The much-awaited Budget 2005 is out. Barring few positive sector-based announcements, overall, the FM has taken measures that are likely to have long-term benefits on the economy. So, what is our post-budget strategy? Here is an attempt to simplify the Budget 2005 from the point of view of equities.
1. What is the theme of the Budget 2005?
“A change in the manner in which this country is run, a change in national priorities, and a change in the processes and focus of governance”. As compared to the last two to three years budget, the emphasis in this budget towards the agricultural sector and rural development is higher, which is in line with the CMP. Issues like improving the education and healthcare standards were also among top priorities.
2. How would we rate the budget on a scale of 1 to 5?
On a scale of 1 to 5, we would rate the budget as 3. From a broader economy perspective, the continuation of thrust in infrastructure development, addressing fundamental issues like poverty, education and healthcare are big positives. By hiking the FDI limits in sectors like telecom, civil aviation and insurance, the FM has indicated the UPA government’s openness to foreign capital (again in line with the CMP). This issue has been validated with such approvals.
From an investor perspective, exemption of long-term capital gains tax is an indication that the FM wants investors to think long-term when it comes to equities. Though there were apprehensions among investors regarding the implementation of the Kelkar committee recommendations, the FM has stayed away from the same.
However, higher defense spending, infrastructure support and so on without any clear reference to the revenue side raises apprehensions about the fiscal state of the economy in the future. Overall, it was a budget with no real bold moves.
3. What are the areas that the Budget has failed to deal with?
The budget has failed to address issues pertaining to aligning interest on government savings schemes to market rate of return. Though there is a mention about the same in the budget speech, the FM has failed to make a move this time. From the country’s fiscal perspective, it is important to deal with this issue.
The liberal stance of the FM on direct and indirect taxes is combined with a relatively higher spending on defense expenses raises apprehension over the country’s fiscal status. Issues like reduction in minimum support prices (MSP) for food grains, accountability of subsidies and control of government expenditure seems to have been overlooked.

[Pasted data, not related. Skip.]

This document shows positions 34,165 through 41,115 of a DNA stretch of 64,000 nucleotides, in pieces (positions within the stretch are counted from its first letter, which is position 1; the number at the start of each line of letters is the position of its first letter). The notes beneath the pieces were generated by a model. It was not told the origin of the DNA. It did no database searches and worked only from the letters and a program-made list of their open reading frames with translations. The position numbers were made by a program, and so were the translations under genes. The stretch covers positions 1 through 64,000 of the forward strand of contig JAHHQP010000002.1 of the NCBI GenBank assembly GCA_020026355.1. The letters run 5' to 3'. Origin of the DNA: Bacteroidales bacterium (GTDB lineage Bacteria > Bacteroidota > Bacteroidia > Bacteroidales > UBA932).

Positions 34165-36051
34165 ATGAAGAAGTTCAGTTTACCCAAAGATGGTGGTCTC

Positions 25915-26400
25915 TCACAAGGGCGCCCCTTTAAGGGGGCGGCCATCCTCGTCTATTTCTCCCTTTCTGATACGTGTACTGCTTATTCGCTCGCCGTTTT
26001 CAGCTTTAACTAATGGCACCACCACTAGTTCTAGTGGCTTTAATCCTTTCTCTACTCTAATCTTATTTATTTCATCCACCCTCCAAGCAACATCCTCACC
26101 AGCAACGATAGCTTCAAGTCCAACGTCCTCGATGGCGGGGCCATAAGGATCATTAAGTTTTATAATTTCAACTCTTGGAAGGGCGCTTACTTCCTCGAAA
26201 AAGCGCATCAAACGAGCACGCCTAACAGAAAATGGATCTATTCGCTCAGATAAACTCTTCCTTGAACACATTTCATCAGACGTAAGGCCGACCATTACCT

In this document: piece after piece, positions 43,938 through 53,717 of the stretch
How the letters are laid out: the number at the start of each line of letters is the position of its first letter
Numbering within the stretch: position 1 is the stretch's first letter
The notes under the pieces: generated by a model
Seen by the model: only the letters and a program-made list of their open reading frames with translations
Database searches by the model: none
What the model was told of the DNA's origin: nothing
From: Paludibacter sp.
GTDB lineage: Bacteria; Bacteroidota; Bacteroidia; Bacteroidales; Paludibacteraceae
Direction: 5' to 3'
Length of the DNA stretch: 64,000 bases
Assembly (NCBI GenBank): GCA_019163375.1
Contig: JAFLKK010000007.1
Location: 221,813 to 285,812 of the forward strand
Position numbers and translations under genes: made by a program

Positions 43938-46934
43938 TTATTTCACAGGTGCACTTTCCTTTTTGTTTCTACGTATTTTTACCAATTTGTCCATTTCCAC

4. What is the one big positive in the Budget 2005 proposals and why?
As we mentioned earlier, unlike the previous budgets, this budget has emphasized a great deal on rural development. Though agriculture contributed to only 25% of the GDP, almost 68% of the population depends on agriculture as a source of income. This section of the populace was relatively overlooked in the past three years. Addressing such fundamental issues are likely to set a solid platform for the Indian economy from a long-term perspective.
5. Budget has been a positive for which sectors?Read our sectoral impact analysis
Telecom, textiles, tractors and infrastructure related industries have benefited the most from budget announcements.
6. Budget has been a negative for which sectors?
We do not find a significant negative impact from a long-term perspective on any sector except for steel, copper and oil marketing companies. Besides tinkering with customs and excise duties, the 2% education cess on direct and indirect tax should increase the effective tax rate across sectors. Besides, the 20% tax on debt mutual funds could affect those firms that have large surplus cash reserves that are parked in mutual funds.
From the stock market perspective, the imposition of the turnover tax is a negative, as the percentage (.15%) was higher than market expectations. It has been clarified by the FM that the turnover tax is on all sides. This could impact the near-term sentiment.
7. Has this budget warranted a change in investment strategy as far as equities are concerned?
We have maintained before the budget that the prospects of the Indian economy remain promising. Though valuations have been upgraded in the last one-year, looking at the earnings growth prospects, equities are attractive. Not only are equities good for retail investors as a standalone investment avenue, but also on a relative basis to fixed deposits, debt funds and small saving schemes. While our optimism has increased for some sectors like telecom, this budget has not impacted in any way our long-term outlook for the stock market. Though the market has reacted negatively to the budget today, we suggest investors to use this as a buying opportunity. But pick and choose.